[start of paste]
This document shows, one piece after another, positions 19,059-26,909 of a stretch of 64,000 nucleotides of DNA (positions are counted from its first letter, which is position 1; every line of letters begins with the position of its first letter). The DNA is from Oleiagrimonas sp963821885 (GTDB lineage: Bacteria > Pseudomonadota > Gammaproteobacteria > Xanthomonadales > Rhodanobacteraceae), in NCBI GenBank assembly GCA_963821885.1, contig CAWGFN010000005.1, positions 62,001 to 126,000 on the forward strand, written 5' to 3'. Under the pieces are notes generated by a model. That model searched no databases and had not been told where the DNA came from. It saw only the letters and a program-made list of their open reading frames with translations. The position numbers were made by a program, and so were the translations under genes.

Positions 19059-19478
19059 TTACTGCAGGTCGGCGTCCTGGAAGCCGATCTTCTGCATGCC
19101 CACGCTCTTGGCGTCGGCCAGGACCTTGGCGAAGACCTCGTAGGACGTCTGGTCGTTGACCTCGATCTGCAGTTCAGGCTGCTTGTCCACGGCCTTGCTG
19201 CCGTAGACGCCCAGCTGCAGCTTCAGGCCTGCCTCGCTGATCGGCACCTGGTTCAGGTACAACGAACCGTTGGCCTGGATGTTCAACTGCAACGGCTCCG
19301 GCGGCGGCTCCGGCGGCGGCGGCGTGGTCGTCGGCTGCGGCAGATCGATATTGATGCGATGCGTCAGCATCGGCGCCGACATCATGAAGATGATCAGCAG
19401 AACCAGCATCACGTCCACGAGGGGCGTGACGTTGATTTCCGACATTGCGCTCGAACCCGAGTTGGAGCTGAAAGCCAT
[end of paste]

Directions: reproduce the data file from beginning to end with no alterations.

This document shows, one piece after another, positions 19,059-26,909 of a stretch of 64,000 nucleotides of DNA (positions are counted from its first letter, which is position 1; every line of letters begins with the position of its first letter). The DNA is from Oleiagrimonas sp963821885 (GTDB lineage: Bacteria > Pseudomonadota > Gammaproteobacteria > Xanthomonadales > Rhodanobacteraceae), in NCBI GenBank assembly GCA_963821885.1, contig CAWGFN010000005.1, positions 62,001 to 126,000 on the forward strand, written 5' to 3'. Under the pieces are notes generated by a model. That model searched no databases and had not been told where the DNA came from. It saw only the letters and a program-made list of their open reading frames with translations. The position numbers were made by a program, and so were the translations under genes.

Positions 19059-19478
19059 TTACTGCAGGTCGGCGTCCTGGAAGCCGATCTTCTGCATGCC
19101 CACGCTCTTGGCGTCGGCCAGGACCTTGGCGAAGACCTCGTAGGACGTCTGGTCGTTGACCTCGATCTGCAGTTCAGGCTGCTTGTCCACGGCCTTGCTG
19201 CCGTAGACGCCCAGCTGCAGCTTCAGGCCTGCCTCGCTGATCGGCACCTGGTTCAGGTACAACGAACCGTTGGCCTGGATGTTCAACTGCAACGGCTCCG
19301 GCGGCGGCTCCGGCGGCGGCGGCGTGGTCGTCGGCTGCGGCAGATCGATATTGATGCGATGCGTCAGCATCGGCGCCGACATCATGAAGATGATCAGCAG
19401 AACCAGCATCACGTCCACGAGGGGCGTGACGTTGATTTCCGACATTGCGCTCGAACCCGAGTTGGAGCTGAAAGCCAT